In summary

While Gov. Gavin Newsom renews his pledge to attack California’s housing crisis, a bureaucratic mess and labor union demands are impediments to construction.

While running for governor three years ago, Gavin Newsom foolishly promised that if elected California would solve its housing crisis by building 3.5 million units by 2025.

Newsom later downgraded the pledge by calling it an “aspirational goal.” Nevertheless, he continued to flog the issue, devoting virtually all of his 2020 State of the State to the housing shortage and homelessness and pledging anew to attack them forthrightly and effectively.

Punctuating that approach, the state Department of Housing and Community Development, armed with new regulatory authority, ramped up its pressure on local governments to zone enough land to meet its much-higher housing quotas.

Newsom’s dramatic emphasis on housing in 2020 was almost immediately set aside when the COVID-19 pandemic erupted, but his latest and much-revised state budget returns to the issue, declaring — accurately — that the “pandemic further exacerbated the statewide housing shortage and impacted housing affordability.”

The budget proposes to spend $9.3 billion in state and federal funds on “additional and expanded rental assistance, foreclosure prevention, and down payment assistance investments.”

“Moreover,” the budget continues, “to continue the momentum on housing production, the administration also proposes innovative ways to further plan, produce, preserve, and enhance the state’s supply of long-term affordable housing.”

It sounds like a timely assault, but there’s flip-side: the state itself is a major impediment to acting effectively and pending legislation could make construction of affordable housing even more difficult and expensive.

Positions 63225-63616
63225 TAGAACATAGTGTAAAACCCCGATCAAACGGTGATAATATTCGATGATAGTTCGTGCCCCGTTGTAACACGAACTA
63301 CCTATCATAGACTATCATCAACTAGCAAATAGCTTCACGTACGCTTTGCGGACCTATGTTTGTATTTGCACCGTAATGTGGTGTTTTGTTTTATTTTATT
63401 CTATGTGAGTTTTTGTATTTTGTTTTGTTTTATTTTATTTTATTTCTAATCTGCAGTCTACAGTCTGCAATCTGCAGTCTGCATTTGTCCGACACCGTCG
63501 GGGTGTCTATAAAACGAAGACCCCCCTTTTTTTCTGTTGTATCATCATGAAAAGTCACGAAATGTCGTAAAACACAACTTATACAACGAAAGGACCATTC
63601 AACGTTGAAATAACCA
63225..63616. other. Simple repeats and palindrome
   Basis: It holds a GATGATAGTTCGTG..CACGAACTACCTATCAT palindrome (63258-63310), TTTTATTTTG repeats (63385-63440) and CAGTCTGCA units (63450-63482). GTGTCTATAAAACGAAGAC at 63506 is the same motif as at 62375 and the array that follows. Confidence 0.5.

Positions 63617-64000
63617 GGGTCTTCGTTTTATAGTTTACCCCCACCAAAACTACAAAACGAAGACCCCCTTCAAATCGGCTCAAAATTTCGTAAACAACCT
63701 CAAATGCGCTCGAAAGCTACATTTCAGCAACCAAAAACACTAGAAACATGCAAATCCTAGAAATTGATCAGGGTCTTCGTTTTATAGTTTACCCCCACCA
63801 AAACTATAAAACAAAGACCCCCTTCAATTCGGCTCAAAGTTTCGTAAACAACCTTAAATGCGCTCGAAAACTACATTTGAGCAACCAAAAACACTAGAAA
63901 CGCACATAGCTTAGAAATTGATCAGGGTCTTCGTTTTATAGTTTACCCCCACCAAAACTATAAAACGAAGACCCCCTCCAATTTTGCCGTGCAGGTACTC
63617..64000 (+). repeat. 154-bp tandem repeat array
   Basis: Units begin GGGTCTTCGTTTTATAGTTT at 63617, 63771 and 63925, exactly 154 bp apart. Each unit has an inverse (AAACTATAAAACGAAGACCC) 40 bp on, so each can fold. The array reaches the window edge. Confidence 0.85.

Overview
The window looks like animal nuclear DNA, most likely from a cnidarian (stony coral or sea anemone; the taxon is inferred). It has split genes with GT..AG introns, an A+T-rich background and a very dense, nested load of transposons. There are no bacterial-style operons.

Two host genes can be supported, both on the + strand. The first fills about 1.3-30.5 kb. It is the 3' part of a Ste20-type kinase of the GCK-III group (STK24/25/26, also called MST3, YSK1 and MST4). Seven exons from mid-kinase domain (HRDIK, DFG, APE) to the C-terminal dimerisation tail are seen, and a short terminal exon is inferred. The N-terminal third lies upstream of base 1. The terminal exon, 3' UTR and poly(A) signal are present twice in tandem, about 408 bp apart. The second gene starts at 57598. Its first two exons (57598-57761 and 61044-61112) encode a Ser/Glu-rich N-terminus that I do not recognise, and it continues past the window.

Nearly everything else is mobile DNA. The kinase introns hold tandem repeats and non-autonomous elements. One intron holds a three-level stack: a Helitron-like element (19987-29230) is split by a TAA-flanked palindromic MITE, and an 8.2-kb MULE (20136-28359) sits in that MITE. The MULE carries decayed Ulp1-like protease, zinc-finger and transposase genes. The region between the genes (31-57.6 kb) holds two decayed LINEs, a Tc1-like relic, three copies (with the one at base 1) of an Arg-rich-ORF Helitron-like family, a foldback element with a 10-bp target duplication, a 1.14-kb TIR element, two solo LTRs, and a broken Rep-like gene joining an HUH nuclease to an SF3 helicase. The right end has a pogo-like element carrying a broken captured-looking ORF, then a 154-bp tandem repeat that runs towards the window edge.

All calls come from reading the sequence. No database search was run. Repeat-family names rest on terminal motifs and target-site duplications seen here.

Last November, state Auditor Elaine Howle issued a blistering report on the state’s uncoordinated housing programs.

“California is failing to build enough affordable homes for lower income residents in part because the state lacks an effective approach to planning and financing development of affordable housing at both the state and local levels,” Howle told legislators.

“In fact,” Howle continued, “the absence of a comprehensive and coordinated plan allowed the Debt Limit Committee to mismanage and ultimately to lose $2.7 billion in bond resources with little scrutiny, a loss that the committee failed to publicly disclose and struggled to explain. These bond resources could have helped support the construction of more affordable housing.”

When the Legislature reconvened in January, a group of legislators, led by Assemblyman Tim Grayson, a Concord Democrat, introduced legislation that would bring some order to the state’s jumble of housing agencies. It would require them to “jointly establish and operate a single, centralized housing funding allocation committee,” thereby giving developers of low- and moderate-income housing a one-stop shop and speeding up construction.

Assembly Bill 1135, however, was held in the Assembly Appropriations Committee last week. There was no public explanation for the stall, but it was obvious to those involved that it was because Grayson had rebuffed demands from construction unions that all projects affected by its provisions be required to use union labor.

The unions are making a full-court press this year to have all housing-related legislation contain that requirement, and in fact, two other bills cleared the committee only after having such language inserted.

One, Assembly Bill 512, would allow the City of Pasadena to sell surplus land at below-market prices for affordable housing. The other, Assembly Bill 950, gives similar authority to the state Department of Transportation.

So while Newsom is promising an aggressive effort to ease the state’s housing crisis and reduce homelessness, his housing agencies are a bureaucratic mess and legislation to clean it up has stalled because unions are demanding a monopoly on jobs that probably would increase the already high construction costs, thereby limiting supply.

Is California a wonderful place or what?

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Dan Walters has been a journalist for more than 60 years, spending all but a few of those years working for California newspapers. He began his professional career in 1960, at age 16, at the Humboldt Times...